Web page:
In many areas, ice on the streets and sidewalks represent a serious walking and driving hazard. One common approach to melting the ice is to put some form of deicing salt on the surface. Materials such as sodium chloride or calcium chloride are frequently employed for this purpose. In order to be effective, the solid material must first dissolve and break up into the ions that make up the compound.
An ionic crystal lattice breaks apart when it is dissolved in water. Dissociation is the separation of ions that occurs when a solid ionic compound dissolves. It is important to be able to write dissociation equations. Simply undo the crisscross method that you learned when writing chemical formulas of ionic compounds. The subscripts for the ions in the chemical formulas become the coefficients of the respective ions on the product side of the equation. Shown below are dissociation equations for NaCl, Ca(NO3)2 , and (NH4)3PO4.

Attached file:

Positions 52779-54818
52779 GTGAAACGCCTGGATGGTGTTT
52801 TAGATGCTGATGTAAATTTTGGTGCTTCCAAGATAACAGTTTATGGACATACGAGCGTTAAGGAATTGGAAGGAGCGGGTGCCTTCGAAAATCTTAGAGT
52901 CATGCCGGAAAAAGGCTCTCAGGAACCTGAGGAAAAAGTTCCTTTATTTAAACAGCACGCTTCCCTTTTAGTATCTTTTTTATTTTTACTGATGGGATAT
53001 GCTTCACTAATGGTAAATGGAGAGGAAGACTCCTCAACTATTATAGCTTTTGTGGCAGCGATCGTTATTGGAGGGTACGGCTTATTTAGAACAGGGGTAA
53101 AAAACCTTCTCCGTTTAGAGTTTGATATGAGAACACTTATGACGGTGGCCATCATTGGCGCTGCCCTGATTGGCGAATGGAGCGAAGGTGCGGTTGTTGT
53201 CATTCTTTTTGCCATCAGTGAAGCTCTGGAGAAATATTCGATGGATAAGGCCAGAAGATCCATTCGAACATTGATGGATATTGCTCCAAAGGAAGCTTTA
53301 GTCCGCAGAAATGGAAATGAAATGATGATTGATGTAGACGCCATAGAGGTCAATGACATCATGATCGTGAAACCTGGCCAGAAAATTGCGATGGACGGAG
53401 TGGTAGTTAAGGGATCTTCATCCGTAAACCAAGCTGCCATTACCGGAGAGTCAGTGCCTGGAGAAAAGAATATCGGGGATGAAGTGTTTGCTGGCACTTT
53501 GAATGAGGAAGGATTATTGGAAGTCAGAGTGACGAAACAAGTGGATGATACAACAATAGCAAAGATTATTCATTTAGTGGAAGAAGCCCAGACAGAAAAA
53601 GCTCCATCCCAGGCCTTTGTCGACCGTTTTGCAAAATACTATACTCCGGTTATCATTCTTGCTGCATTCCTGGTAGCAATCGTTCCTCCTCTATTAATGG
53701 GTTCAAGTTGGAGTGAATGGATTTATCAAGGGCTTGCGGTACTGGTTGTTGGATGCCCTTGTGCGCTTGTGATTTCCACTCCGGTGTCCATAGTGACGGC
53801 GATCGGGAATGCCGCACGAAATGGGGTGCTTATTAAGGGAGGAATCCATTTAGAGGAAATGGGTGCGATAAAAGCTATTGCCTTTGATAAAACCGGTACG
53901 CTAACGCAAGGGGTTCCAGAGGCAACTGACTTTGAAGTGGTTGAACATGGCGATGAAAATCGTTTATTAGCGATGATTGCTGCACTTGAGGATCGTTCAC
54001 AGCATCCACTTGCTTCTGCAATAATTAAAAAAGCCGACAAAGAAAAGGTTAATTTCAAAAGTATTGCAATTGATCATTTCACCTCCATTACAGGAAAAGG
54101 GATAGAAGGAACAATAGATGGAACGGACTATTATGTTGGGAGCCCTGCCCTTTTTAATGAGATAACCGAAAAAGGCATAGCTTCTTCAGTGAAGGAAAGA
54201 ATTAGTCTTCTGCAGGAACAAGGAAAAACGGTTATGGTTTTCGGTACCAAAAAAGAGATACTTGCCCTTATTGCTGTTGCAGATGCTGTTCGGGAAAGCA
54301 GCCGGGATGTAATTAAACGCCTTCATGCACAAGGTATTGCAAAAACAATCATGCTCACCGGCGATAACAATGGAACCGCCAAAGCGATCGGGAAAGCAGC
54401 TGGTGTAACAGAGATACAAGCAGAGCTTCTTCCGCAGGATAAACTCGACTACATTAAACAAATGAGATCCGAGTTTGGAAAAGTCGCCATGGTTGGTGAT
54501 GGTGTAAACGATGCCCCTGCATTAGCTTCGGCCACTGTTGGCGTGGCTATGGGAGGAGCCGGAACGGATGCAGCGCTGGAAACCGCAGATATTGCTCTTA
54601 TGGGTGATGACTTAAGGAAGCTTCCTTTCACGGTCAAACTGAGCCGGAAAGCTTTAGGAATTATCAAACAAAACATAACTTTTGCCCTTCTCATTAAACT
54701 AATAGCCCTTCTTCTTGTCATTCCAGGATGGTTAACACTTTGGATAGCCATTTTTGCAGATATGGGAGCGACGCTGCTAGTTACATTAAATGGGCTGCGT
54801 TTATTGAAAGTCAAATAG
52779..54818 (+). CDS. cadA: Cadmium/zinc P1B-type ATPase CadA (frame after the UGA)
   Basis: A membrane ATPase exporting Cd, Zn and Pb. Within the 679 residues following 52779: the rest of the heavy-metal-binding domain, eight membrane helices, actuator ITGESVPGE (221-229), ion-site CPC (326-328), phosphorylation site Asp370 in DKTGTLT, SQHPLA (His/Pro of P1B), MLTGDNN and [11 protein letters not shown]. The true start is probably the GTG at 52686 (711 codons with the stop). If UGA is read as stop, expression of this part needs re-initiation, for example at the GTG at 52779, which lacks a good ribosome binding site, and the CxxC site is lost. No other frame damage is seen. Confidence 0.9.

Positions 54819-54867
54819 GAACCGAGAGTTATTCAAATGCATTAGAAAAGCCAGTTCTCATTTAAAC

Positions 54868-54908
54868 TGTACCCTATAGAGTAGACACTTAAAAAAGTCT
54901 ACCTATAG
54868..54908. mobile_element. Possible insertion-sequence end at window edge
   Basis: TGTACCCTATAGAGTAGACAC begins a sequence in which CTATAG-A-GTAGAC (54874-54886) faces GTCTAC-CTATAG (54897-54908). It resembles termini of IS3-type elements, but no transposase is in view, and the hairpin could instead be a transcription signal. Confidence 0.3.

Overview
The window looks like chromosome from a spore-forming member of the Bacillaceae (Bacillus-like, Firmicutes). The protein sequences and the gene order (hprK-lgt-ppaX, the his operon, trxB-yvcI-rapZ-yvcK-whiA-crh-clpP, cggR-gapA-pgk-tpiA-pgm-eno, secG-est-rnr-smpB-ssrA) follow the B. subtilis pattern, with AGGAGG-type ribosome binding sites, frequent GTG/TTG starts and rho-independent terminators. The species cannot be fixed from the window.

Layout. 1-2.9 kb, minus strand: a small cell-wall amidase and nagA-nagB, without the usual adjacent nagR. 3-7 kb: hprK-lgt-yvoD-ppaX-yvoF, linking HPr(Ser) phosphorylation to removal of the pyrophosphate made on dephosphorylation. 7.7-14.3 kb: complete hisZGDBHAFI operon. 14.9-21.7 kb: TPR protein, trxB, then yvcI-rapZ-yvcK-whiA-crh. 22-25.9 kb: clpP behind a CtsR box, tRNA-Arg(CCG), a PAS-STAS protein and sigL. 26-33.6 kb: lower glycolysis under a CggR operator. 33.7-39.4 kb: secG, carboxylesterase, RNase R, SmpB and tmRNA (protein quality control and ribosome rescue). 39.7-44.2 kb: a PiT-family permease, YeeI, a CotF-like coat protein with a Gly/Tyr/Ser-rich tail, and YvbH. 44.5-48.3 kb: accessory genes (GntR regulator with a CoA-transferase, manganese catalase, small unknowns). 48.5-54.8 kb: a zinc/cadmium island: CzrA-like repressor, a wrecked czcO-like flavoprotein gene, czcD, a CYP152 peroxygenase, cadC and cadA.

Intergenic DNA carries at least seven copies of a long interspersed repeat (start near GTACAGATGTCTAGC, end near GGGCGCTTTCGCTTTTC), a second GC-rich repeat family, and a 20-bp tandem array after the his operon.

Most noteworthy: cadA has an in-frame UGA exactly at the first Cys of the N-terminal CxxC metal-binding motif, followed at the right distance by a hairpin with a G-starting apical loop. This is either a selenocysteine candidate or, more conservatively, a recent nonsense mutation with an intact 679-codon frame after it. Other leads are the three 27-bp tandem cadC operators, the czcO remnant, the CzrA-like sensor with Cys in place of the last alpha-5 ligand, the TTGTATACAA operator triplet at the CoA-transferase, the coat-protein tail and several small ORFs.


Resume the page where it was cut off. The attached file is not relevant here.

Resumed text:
NaCl(s) → Na+ (aq) + Cl- (aq)
Ca(NO3) 2 (aq) → Ca2+ (aq) + 2NO3 - (aq)
(NH4)3 PO4 (s) → 3NH4 + (aq) + PO4 3- (aq)
The formula unit of sodium chloride dissociates into one sodium ion and one chloride ion. The calcium nitrate formula unit dissociates into one calcium ion and two nitrate ions. This is because of the 2+ charge of the calcium ion. Two nitrate ions, each with a 1− charge are required to make the equation balance electrically. The ammonium phosphate formula unit dissociates into three ammonium ions and one phosphate ion. Note that the polyatomic ions themselves do not dissociate further, but remain intact.
Do not confuse the subscripts of the atoms within the polyatomic ion for the subscripts that result from the crisscrossing of the charges that make the original compound neutral. The 3 subscript of the nitrate ion and the 4 subscript of the ammonium ion are part of the polyatomic ion and simply remain as part of its formula after the compound dissociates. Notice that the compounds are solids ( s ) which then become ions in aqueous solution ( aq ).
Nonelectrolytes do not dissociate when forming an aqueous solution. An equation can still be written that simply shows the solid going into solution. For the dissolving of sucrose:
C 12 H 22 O 11 (s) → C 12 H 22 O 11 (aq)
Use the link below to answer the following questions: